Perhaps the most common way for a person to be granted permanent resident status (Green card) is through marriage to a U.S. citizen. But what happens when the U.S. citizen spouse is physically or verbally abusing the foreign national? Are they required to stay in the abusive relationship until they receive their green card? Because of the “Violence Against Women Act,” (“VAWA”), the answer is NO!
The VAWA applies to both men and women and it is not limited to only spouses of U.S. citizens. It allows certain spouses, children, and parents of U.S. citizens and permanent residents to file a petition for themselves without any assistance from their relative. This ability to file without their family member’s assistance allows victims to immediately seek both safety and independence from their abuser. The abuser will not be notified about the self-petition.
There are three general categories of people eligible to file self-petitions under VAWA. These categories include people who are abused after entering into a marriage with a U.S. citizen or permanent resident; parents of abusive U.S. citizen children; and children who are under 21, unmarried, and have been abused by their U.S. citizen or permanent resident parent. This requirement that a child file before their 21st birthday may be extended until they turn 25-years-old if they can demonstrate that the abuse was the main reason for the delay in filing.
The most difficult task facing a self-petitioner under VAWA is typically establishing that they have suffered “extreme cruelty” by their family member. While difficult, this task is still very possible. First, it is important to know that “extreme cruelty” is not limited to acts of physical violence. “Extreme cruelty” is interpreted much more broadly. It does obviously include acts of physical violence, but it also includes many other types of abuse as well. In fact, the U.S. Citizenship and Immigration Service (“USCIS”) may approve a self-petition based solely on psychological and emotional abuse. The USCIS will also consider what has been deemed “immigrant-related” abuse. Immigration-related abuse may include the refusal to file papers on behalf of a family member despite repeated promises to do so, calling the U.S. Immigration and Customs Enforcement to report a family member’s unlawful presence in the U.S., or threats to have a family member deported if they do not act in conformity with the abuser’s wishes.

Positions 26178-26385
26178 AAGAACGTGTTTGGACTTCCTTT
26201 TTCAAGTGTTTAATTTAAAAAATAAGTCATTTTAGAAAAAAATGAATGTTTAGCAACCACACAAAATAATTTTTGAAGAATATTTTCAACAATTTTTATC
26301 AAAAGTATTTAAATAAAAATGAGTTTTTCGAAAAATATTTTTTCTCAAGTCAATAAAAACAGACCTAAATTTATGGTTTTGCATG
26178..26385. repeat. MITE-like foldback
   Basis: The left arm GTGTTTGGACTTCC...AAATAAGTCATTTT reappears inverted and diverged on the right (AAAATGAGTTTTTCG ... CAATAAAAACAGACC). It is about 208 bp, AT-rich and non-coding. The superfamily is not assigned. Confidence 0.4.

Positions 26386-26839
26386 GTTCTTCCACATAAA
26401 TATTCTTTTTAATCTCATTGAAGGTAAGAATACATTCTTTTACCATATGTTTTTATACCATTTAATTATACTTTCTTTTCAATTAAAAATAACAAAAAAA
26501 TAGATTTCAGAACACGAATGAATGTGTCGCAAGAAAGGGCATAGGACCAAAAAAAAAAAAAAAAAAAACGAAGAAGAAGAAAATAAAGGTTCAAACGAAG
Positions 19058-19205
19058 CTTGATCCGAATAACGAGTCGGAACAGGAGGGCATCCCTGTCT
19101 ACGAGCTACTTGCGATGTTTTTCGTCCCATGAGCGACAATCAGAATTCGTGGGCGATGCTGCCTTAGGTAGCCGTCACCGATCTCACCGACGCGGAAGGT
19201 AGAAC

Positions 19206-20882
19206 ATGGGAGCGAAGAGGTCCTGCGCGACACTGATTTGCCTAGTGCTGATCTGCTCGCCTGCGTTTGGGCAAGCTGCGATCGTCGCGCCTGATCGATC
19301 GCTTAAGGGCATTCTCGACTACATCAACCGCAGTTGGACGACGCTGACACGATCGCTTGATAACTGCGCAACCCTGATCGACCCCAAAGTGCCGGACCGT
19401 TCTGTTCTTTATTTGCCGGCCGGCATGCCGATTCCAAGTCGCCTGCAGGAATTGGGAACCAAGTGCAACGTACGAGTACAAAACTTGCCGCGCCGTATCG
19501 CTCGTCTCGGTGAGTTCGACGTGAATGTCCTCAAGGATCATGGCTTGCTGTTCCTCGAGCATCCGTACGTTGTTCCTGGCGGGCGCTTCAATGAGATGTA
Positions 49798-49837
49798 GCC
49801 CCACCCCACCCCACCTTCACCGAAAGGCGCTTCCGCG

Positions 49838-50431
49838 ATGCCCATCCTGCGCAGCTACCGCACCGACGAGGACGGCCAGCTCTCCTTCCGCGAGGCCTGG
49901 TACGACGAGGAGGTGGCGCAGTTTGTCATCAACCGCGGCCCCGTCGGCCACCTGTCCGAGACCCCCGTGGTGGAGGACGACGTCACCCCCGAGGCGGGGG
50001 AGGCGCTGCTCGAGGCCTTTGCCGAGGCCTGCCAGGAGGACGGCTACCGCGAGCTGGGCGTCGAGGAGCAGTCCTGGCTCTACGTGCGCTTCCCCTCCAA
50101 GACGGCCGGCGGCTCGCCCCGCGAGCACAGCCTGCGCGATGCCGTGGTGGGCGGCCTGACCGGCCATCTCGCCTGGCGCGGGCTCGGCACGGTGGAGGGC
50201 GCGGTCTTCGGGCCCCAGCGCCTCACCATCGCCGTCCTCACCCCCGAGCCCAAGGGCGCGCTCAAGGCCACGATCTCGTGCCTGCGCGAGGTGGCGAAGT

The USCIS will consider the totality of the circumstances when assessing whether “extreme cruelty” is present, which means that they may find the existence of “extreme cruelty” when there are acts that may not initially appear violent but are part of an overall pattern of violence.
It is especially important to note that in cases where a person is filing a self-petition based off the abuse they suffered from their spouse, the immigrant does not have to stay married to their abusive spouse. They are certainly permitted to file a self-petition during the marriage, but they may also file the self-petition after the marriage has been terminated through death or divorce. However, if they marriage has already been terminated, they must file the self-petition within two years of the termination of the marriage. They must also file the VAWA petition before the self-petitioner enters into a new marriage.
In addition, if the abusive spouse/parent had previously-filed an immigrant visa petition on behalf of the battered spouse/child, the priority date can be transferred to the self-petition. This can be helpful for spouses or children of lawful permanent residents who face a long wait for the availability of their priority date.
Following the approval of a self-petition by the USCIS, the immigrant will be permitted to seek adjustment of status as soon as their priority date is current. However, even if the self-petitioner is not ready to adjust their status, they may receive “Deferred Action.” This grant of “Deferred Action” would protect them from being placed in removal proceedings even though they lack lawful immigration status in the U.S. These individuals who receive “Deferred Action” are also eligible to receive employment authorization.
Obtaining permanent resident status as an abused spouse, parent or child is a complex process and requires excellent advocacy before the USCIS. Individuals seeking assistance in such matters should therefore always consult a knowledgeable and experienced immigration attorney.